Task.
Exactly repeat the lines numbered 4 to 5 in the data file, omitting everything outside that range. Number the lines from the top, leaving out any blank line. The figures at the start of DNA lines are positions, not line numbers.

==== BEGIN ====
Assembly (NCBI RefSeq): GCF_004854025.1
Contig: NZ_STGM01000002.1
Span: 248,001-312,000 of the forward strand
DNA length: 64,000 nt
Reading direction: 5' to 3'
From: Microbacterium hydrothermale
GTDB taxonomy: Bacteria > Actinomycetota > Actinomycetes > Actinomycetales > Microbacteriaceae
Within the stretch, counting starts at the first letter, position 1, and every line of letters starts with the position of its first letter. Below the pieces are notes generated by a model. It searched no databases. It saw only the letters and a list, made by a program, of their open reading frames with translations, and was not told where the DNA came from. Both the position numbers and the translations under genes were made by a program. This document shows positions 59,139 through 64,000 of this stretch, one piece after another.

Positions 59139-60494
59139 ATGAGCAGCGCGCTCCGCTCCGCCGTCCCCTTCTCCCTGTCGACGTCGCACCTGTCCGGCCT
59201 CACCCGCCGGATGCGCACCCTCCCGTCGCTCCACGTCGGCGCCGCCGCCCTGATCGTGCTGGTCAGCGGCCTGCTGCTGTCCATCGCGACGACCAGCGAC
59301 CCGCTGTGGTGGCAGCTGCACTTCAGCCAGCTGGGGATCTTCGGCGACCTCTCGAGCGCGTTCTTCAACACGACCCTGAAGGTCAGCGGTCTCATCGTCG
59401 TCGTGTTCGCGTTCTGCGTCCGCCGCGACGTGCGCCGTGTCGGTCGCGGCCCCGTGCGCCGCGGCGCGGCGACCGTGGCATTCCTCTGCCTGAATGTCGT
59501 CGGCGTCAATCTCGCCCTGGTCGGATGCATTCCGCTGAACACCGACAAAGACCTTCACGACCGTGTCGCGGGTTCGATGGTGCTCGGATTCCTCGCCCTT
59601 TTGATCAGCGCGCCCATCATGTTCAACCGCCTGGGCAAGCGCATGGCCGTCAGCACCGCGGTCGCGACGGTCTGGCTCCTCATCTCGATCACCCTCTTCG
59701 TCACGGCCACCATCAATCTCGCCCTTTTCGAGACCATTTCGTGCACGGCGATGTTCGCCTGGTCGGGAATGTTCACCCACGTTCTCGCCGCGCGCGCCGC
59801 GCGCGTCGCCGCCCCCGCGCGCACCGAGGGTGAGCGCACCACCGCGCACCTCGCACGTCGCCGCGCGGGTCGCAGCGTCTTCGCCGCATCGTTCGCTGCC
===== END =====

DNA length: 64,000 nt
Reading direction: 5' to 3'